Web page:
How To: Creating Chapters by SUZANNE D. WILLIAMS

Send to Kindle

Suzanne Williams

There are different methods of creating book chapters. Some authors write the entire story then go back and break things up. Others outline the story in advance and so know exactly where the chapters end. Frankly, I can’t do either one. The latter because I’m a seat-of-the-pants writer, the former because I have discovered the best way to keep a reader’s interest and have them eager to begin the next section or chapter comes through a little planning.

Now, as I’ve said, I’m not an outliner, so that’s not the type of planning I’m talking about. I only make general notes on the direction a story’s taking. I usually place these between brackets and highlight them. This way they stand out and I know to come back to that spot. Instead, I’m talking about writing the story by chapters.

Each chapter I write has a general structure:

First line hook
Point of view change
Scene climax cut-off

I love a good first line hook –

“Boys are gross. I should know.”

“There were enough cops per square inch in that place that she ought to be frightened, except this time she hadn’t done anything.”

“Timothy Cooper, with his sandy-colored hair and sparkling blue eyes, was an absolute dream.”

A well-crafted first line peaks the readers interest, makes them want to know why the speaker said what they did and what happens next. The above examples are all from Chapter 1. However, this same idea is true of every succeeding chapter or, even, minor scene changes. You’ve gotten them this far in your story, don’t stop using hooks just because it’s Chapter 12.

“He kissed like a man, not a machine, his breath warm and moist, his lips salty, his tongue confident, curling alongside hers.”

That line comes in Chapter 2, Scene 3. By approaching each scene as if it were the start of the book, I’ve found I write much better. I reassess who is speaking; I learn whose point of view this scene is in; and I figured out what my goal is for the next one thousand words. Then, before I write one line, I ALWAYS ask myself how I want the scene to end. Thinking larger, I ask the same about the chapter ending.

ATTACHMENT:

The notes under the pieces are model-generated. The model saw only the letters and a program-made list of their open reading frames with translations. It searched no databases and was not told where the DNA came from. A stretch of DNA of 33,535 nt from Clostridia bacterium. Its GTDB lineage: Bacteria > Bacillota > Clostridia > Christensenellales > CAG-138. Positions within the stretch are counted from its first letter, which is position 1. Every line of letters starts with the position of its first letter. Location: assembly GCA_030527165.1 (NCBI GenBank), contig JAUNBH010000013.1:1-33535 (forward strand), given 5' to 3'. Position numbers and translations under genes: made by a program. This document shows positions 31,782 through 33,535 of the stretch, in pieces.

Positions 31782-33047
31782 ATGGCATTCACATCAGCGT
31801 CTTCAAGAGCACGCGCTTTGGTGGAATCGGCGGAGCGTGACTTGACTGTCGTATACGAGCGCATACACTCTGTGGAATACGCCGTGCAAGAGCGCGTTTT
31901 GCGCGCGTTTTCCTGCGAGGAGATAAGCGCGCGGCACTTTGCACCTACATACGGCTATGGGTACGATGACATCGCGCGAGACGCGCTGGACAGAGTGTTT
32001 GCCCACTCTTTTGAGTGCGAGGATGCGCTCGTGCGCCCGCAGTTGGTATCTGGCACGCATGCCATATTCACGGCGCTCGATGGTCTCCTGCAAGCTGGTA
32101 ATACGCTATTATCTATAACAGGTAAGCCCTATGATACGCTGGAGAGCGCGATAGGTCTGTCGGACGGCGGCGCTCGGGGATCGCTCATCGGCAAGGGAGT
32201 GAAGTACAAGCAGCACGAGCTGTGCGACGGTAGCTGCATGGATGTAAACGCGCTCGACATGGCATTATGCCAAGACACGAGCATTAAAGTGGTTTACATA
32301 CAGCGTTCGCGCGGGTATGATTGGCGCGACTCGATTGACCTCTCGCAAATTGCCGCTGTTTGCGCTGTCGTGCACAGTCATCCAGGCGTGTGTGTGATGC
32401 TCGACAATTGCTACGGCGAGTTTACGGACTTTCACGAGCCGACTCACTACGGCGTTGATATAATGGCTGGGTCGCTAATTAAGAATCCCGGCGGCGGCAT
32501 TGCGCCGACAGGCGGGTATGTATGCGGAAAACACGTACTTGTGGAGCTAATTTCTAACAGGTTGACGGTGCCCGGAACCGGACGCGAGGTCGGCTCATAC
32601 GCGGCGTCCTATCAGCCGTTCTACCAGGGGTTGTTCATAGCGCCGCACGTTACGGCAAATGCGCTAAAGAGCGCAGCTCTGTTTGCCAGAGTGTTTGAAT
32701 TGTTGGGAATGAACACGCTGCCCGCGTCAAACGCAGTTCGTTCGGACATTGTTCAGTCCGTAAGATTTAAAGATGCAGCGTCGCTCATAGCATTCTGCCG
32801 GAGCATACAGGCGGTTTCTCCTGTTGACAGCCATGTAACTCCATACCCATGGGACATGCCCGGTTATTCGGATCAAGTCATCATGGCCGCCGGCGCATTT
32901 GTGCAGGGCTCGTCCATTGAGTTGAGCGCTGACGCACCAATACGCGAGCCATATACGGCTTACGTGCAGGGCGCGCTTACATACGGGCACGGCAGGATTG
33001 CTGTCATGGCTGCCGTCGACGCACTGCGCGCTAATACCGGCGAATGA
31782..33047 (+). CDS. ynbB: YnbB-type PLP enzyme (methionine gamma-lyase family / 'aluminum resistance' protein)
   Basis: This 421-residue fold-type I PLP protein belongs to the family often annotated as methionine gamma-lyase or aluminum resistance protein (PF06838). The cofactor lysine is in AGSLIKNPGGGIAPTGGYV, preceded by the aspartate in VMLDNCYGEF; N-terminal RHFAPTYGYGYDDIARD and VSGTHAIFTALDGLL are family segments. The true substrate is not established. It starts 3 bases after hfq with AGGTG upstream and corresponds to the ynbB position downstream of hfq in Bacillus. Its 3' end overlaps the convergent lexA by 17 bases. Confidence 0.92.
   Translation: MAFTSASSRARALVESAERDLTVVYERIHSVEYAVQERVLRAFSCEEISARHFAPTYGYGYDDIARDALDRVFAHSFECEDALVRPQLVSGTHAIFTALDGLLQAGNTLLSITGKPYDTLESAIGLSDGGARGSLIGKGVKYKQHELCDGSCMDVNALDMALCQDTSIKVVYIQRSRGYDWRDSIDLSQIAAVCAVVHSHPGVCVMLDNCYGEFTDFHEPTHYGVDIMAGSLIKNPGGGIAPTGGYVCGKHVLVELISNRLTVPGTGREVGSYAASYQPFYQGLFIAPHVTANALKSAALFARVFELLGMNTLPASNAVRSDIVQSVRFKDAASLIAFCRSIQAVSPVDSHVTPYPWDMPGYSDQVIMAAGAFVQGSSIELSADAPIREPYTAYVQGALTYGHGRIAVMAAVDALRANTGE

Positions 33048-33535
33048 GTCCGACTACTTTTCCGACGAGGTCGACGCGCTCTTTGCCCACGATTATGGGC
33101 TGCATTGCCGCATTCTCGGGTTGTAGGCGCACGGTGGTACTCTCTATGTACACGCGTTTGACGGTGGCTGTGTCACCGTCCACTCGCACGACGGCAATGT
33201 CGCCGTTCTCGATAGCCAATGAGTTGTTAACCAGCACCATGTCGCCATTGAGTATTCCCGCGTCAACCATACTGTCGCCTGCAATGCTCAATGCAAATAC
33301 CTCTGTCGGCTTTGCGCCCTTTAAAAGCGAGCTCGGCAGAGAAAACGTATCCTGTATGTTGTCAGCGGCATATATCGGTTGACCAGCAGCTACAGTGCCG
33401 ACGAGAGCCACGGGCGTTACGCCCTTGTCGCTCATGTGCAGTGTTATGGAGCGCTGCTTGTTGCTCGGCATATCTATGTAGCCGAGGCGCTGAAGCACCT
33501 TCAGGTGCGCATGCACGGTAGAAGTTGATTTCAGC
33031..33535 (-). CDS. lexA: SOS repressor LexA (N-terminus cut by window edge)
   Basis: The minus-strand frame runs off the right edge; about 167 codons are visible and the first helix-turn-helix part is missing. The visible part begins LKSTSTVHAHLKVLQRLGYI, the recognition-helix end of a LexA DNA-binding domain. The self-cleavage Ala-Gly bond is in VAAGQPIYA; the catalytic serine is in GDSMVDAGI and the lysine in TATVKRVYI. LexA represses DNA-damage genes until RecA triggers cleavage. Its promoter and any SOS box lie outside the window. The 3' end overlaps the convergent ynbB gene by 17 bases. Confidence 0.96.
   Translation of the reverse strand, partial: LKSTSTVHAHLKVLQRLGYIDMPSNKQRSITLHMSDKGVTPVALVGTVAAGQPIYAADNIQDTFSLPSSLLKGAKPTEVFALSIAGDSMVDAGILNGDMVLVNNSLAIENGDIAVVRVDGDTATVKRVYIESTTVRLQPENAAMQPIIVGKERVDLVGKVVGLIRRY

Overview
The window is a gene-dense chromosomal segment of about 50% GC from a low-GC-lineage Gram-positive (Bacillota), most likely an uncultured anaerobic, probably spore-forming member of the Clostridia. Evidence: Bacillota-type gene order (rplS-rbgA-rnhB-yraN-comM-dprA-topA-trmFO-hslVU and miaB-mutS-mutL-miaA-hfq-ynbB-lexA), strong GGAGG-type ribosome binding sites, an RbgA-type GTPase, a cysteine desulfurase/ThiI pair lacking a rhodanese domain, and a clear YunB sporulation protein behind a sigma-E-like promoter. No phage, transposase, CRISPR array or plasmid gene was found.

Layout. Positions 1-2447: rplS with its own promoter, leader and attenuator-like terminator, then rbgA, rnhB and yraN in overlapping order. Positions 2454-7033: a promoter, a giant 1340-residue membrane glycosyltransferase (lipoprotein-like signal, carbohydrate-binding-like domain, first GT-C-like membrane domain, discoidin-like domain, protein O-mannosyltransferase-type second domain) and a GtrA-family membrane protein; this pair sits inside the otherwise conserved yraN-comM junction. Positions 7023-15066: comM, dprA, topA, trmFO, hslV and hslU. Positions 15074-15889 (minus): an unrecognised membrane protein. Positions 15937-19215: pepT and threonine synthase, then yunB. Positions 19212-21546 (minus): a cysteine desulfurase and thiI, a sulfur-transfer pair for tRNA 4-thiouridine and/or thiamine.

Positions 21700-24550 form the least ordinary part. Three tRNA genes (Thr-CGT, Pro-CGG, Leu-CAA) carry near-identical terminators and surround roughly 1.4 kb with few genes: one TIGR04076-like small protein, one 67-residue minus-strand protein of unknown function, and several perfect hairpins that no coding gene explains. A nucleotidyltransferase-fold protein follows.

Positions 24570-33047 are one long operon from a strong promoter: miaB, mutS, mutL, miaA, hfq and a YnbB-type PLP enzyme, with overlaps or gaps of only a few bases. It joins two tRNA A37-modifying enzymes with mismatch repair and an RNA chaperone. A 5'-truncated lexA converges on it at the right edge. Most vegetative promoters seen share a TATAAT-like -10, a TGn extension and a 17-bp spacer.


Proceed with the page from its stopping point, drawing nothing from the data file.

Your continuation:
This doesn’t mean I know every word. I don’t. But it does mean I’m conscious of where the reader will be emotionally at that moment in time. When they get to the final paragraph of that chapter or scene, what will they expect the characters to do or say? Often, this is my chance to throw a wrench into the works.

You know what I mean. That spot where you toss your hands up in frustration because you didn’t see that coming. I love writing those. They guarantee the reader will flip the page. HOWEVER, they aren’t always possible or needed. Sometimes it’s better to end on a low note. Too many will make the storyline jumpy. But DON’T limit yourself to just one. There is in the entire storyline, of course, only one climactic moment. But there are dozens of small ones as you go along. Use one as a chapter ending.

“But, in a split second, the earth turned upside down, and he was flung against the roof and back down onto the dash in a crunch of metal and glass.”

That’s an example of an action ending. The reader will naturally want to know if he survives the crash. Here’s a more subtle one from the same story:

“Sedona rose and glanced toward the kitchen. ‘I know where I keep the chocolate.’”

Using dialogue, I cut the previous conversation off abrupt, giving just enough detail the reader is satisfied but not so much they’re through with the story.

This is, in general, how I write. Now, every author is different. What works for me might not work for you. But writing by chapters helps me craft a much better book. It also causes me to think harder. I’m not blissfully slapping words down on the page, but they have a defined purpose. It also keeps me from getting lost, and that’s easy to do when you’re writing off the cuff.

Finally, it helps me sense the end. Getting to the end of a story you’ve been working on for however long is a really sweet moment. Getting there and knowing you don’t have to go back and fix anything is even sweeter. There is always editing to be done, but ask anyone who’s edited for me and they’ll tell you there’s very little needed. That makes me pretty happy. It means I’ve done my job well.

After all, writing a book is much more than coming up with the story itself. There’s marketing to consider, and graphics, and grammar, and sentence structure. Writing requires knowledge, and the more I take the time to learn, the better a writer I’ll become. It also requires responsibility. I am responsible for the impression others have of my work. Only I can craft chapters that make the reader want to come back.


A Kiss in September

Amazon –
Barnes & Noble –


Suzanne Williams
Best-selling author, Suzanne D. Williams, is a native Floridian, wife, mother, and photographer. She is the author of both nonfiction and fiction books. She writes a monthly column for on the subject of digital photography, as well as devotionals and instructional articles for various blogs. She also does graphic design for self-publishing authors.

To learn more about what she’s doing and check out her extensive catalogue of stories, visit or link with her on Facebook at



Share Button

Leave a Reply

Your email address will not be published. Required fields are marked *